Authors: Susan King
Waking the Princess
The Scottish Lairds Series
National Bestselling Author
WAKING THE PRINCESS
Reviews & Accolades
"Unsurpassed—Susan King is one of the best!"
"Susan King makes a delicious leap to the 19th century... never has Scotland been more magical or more romantic!"
~Mary Jo Putney
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Copyright © 2015 by Susan King All rights reserved under International and Pan-American Copyright Conventions.
Cover by Kim Killion.
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To my dear friend Joanne Zaslow with much love
I'm very grateful to my father, Mel Longhi, for information on civil engineering and methods of road construction, and for patiently explaining how to grade a road over a steep hill.
Also, thanks go to Meredith Bean McMath, Victorian costume expert extraordinaire, who found cool pictures of spectacular gowns and fetching little hats just when I needed them.
And to Mary Jo Putney for providing gracious sanctuary now and then, giving me a chance to write in peace... and kitty-sit too.
She slept, her skin as pale as a river pearl, lips drained of warmth. Leaning down, he kissed her soft mouth and drew back. His heart broke to see her eyelids flutter without awareness, to see them close again.
"Liadan." He whispered her name and touched the dark silk of her hair. "Wife of Aedan mac Brudei. Hear me." Her breath seemed to quicken as he spoke.
How little it took to keep her alive. Breaths thin as ice on a spring pond, heartbeat faint but steady. Each day, the serving woman fed her mistress broth and water, which she swallowed even as she slept. Each evening, Aedan sat with her, the mother of his infant son, from twilight until dawn, his grief easing a little in the strange serenity of her presence.
Aedan rubbed weary fingers over his eyes, listening to the crackle of the fire in the low stone hearth. The hour was late, but sleep came hard. He took Liadan's hand and stroked his fingers thoughtfully over the pink scratches covering her forearms.
A wild rose briar had surrounded her that day of battle weeks earlier. He had carried her from that bed of thorns and blossoms, but she still slept. Yet her skin was healing, the gash on her forehead had sealed. If her body could renew and breath still flowed through her, life still existed—and so did hope.
She was gaunt now, a fragile shadow of the vibrant girl he had wed months ago, with his child great in her belly and the blush of it upon her cheek. Now he could count the bones in her hand, could set his thumb in the valley along her forearm.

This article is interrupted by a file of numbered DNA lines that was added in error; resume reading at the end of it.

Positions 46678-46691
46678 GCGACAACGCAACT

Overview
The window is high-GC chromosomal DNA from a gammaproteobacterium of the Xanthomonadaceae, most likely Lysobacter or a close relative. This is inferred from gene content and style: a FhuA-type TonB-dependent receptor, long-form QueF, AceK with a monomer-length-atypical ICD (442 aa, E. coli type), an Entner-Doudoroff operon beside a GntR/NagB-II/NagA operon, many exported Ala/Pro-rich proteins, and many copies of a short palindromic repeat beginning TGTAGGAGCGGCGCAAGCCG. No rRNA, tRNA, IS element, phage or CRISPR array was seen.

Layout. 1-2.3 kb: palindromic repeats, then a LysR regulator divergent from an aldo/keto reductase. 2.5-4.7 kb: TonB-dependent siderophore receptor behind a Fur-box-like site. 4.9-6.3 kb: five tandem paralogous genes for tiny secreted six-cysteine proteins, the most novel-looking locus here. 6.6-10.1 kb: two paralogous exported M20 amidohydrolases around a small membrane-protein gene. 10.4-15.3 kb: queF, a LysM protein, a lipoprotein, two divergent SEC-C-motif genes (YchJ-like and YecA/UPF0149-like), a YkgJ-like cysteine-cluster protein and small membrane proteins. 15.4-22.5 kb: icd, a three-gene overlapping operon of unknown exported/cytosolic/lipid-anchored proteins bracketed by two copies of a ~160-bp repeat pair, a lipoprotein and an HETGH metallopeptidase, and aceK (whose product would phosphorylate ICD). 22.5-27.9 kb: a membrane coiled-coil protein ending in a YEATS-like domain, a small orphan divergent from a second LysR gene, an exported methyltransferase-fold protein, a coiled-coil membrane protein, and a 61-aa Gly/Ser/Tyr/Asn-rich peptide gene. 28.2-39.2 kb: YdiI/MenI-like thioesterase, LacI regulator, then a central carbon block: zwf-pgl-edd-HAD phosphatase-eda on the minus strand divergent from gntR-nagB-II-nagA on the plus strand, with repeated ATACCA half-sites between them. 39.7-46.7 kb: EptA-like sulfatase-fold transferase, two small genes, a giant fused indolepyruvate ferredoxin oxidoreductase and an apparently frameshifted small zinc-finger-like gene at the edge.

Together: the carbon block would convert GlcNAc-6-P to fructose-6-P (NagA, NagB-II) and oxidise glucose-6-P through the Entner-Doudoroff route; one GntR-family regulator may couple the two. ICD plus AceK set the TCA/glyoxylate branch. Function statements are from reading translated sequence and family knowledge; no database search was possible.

He kissed her fingers, set her hand on the blanket again. Pushing his long dark hair back roughly, he closed his eyes in anguish.
Druid priests and healers had spoken spells over her, used every potion, salve, and charm to save her. Aedan himself, a warrior prince of the Dal Riata trained by Druids, had murmured incantations over her, tipping one infusion after another to her lips. In dark of moon, he had swept his hands above her in magical patterns. He had even recited Christian prayers in an effort to stir her soul to awakening.
Yet Liadan slept on.
Then he thought of the magic he and Liadan had created together—nights of sultry, tender love. He yearned for her touch, longed for her wild, bright spirit. Even now, exhausted and despairing, his body stirred at the memory.
Liadan was part of him, blood, heart, bone, and being. There was no greater torture than sitting helpless while she drifted away. Though he was a warrior and a Druid, a man of secrets and strengths, he could not save the woman he loved.
With a finger, he drew a spiral of protection on her brow and murmured again the charm to guide a lost soul back to its forsaken body.
Journeying upward, come again down
Journeying outward, come again in
No peril shall befall thee on hill or in heather
Come again homeward, safe to me.
A frown passed over her brow like a ripple through water. Sensing her struggle to live, Aedan leaned forward.
He knew how to tap the life force in every being, like drawing water from a well. He would continue to draw upon her spirit—he would never give up. She would come back to him.
"Liadan, hear my voice in the mist," he whispered. "Come to me, my heart."
The others implored him to set Liadan under the stars and let her die peacefully. They said his grief bound her to the earth like an iron chain.
Let her go,
they told him.
She will find you again in another world, and you will be together once more.
But he loved her now, here. She was a lark to his brooding hawk. Liadan would live, he vowed, if he had to reach into the Otherworld himself and pull her soul back with his own hands.
One method remained untried, though Druidic law forbade it. Yet any risk seemed small to him. The enduring magic of the written word, the tool of the Christian priests, was his final resort. A ribbon of words could burn power into a spell like a flame on a wick.